The citizens of this country must be aware of what’s really going on in public education. The school administrations across the country can too easily paint their own picture if they so choose. They slip changes through as quietly as possible and succeed unless someone out here is paying attention. The Everyday Math curriculum does not provide a solid foundation for our students. I urge the community to start paying attention, ask questions, and don’t accept the creative answers!
Joanne Muldoon Westfield
Letters to the Editor
SPF Welfare Dept. Extends Thanks
For Food Drive
The Scotch Plains/ Fanwood Welfare Department would like to take this opportunity to express our thanks to the residents of Scotch Plains and Fanwood for their generosity during the “Stamp Out Hunger” food drive sponsored by the U. S. Post Office on May 13.
We would also like to express our sincere thanks to all the mail carriers and postal employees for the tremendous work they did to make this such a successful drive. They collected, sorted and delivered numerous truckloads of food to the various pantries upon completion of their rounds on that Saturday.
A special thanks to Emil Anthony for coordinating this effort. He made sure that the needs of each pantry were met.
The Welfare Pantry, St. Bartholomew’s, St. John’s and Fanwood Presbyterian supplement over 100 families in our communities. This food drive will enable our pantries to continue to serve these families during the summer months, a time when the pantries suffer severe shortages.
Maria Santo Welfare Director
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Former Gymnastics Coach Says Hello From Zlate Moravce, Slovakia Thanks to Everyone
For Help With Program
Before the school year comes to a close, I want to extend my thanks to all the community organizations, parents, and volunteers who made the Neon Chrysler Program at Westfield High School such a success.
Over 600 students were able to participate in this program thanks to the generosity of the Optimist Club and the organizational efforts of its president, Thomas Hornish, also the Westfield Foundation, Summit Bank and Comcast@ Home. Many Westfield parents also volunteered by serving as site workers, supervising the driving course in the high school parking lot.
I would also like to extend my thanks to Detective Ron Allen and the members of the Westfield Police Department for their part in a meaningful interaction with the students, role playing the actual legal consequences of drinking and driving The police officers support of the program helped make it a success.
Thank you to all involved.
Margaret Teitelbaum Health Services Coordinator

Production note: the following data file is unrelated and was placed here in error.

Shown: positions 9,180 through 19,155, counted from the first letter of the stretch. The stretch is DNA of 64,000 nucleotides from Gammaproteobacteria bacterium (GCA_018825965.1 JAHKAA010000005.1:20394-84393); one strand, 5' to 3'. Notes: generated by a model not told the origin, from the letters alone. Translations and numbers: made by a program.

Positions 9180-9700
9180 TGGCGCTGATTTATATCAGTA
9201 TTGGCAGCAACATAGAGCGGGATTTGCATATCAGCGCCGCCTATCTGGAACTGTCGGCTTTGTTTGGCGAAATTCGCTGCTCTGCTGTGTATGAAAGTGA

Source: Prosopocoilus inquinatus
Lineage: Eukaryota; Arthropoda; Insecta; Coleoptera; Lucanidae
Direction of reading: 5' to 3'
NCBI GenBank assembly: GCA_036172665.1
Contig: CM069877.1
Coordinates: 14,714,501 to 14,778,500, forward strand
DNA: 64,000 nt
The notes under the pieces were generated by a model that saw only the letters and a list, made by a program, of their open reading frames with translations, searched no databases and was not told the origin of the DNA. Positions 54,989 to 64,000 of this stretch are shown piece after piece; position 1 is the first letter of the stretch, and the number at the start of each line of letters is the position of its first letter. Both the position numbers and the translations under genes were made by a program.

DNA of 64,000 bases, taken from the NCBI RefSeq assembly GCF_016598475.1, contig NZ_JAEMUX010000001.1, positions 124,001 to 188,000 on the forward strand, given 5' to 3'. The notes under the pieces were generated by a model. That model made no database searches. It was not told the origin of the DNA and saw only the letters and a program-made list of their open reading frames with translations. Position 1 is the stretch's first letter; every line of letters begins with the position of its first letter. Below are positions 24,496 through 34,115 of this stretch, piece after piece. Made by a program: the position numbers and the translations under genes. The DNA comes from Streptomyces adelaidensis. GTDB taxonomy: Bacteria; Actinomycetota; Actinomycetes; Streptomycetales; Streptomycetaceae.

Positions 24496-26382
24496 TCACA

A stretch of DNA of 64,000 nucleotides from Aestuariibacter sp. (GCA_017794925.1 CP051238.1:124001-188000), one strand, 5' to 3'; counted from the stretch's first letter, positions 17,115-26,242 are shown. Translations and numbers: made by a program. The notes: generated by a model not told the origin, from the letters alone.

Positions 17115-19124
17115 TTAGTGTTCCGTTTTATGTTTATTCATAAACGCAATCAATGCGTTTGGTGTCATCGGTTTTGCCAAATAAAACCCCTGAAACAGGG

Westfield High School Give American Flag Proper Respect,
Fly it on Holidays, Writer Says
Have they discontinued the manufacture of the American flag? In my town during Memorial Day weekend, for each residence that proudly flew Old Glory, nine were bare. It gets worse every year. Despite the Jane Fondas, America continues to be the world’s greatest democracy. The stars and stripes are a reminder
and tribute to the servicemen and women who fought for our freedom. Some were killed, some captured and tortured and some are missing in action. Thanks to their sacrifices Americans are free to protest peacefully, including the burning of our flag.
I challenged some of my neighbors. One told me she cannot reach the flag hook and is planning to replace it. One said his staff is broken.
One young man, who was driving away with his wife and youngsters, responded to my flag challenge with a wise crack. One home had a large New Jersey Devils banner, but no American flag.
I doubt that many of these folks thought about the reason for this holiday nor cared. What happened to pride, respect, remembrance and gratitude? I wonder how Gold Star mothers feel about this scarcity of flags waving.
There is time for redemption: Independence Day July 4 and Veterans Day November 11.
Maurice Fenichel Fanwood
Editor’s Note: Sports Editor David B. Corbin wrote a story six months ago about Ellen Kovac, the gymnastics coach at Westfield High School who left to go to Zlate Moravce, Slovakia to teach. She has corresponded to him about her experience.
* * * * * Greetings from beautiful Slovakia! I’m finally writing to you after months of intending to do so. I’ve adjusted pretty well to life here and am enjoying my big adventure teaching English in Zlate Moravce, a town of 16,000 people located two hours east of the capital of Bratislava.
I want you to know that I have here in Zlate Moravce the April 2000 edition of
This Is Westfield. I’ve used it in some of my classes to show about life in America,
and now I’ve cut out some of the photos to make a poster called “This Is Westfield.” Of course the best part of the edition as far as I’m concerned is your feature on the Westfield High School Gymnastics Team. As the gymnastics coach for 11 years, I treasure that article. I’ve also posted photos of the Rescue Squad, Mindowaskin Park, several churches, fire station, train station, cemetery, etc.
Thanks for putting together such an excellent feature. It brought “home” to me here, and also has provided very interesting English lessons for my students.
Ellen Kovac Slovakia
Covering Fanwood, Mountainside, Scotch Plains and Westfield, Union County, New Jersey (NJ)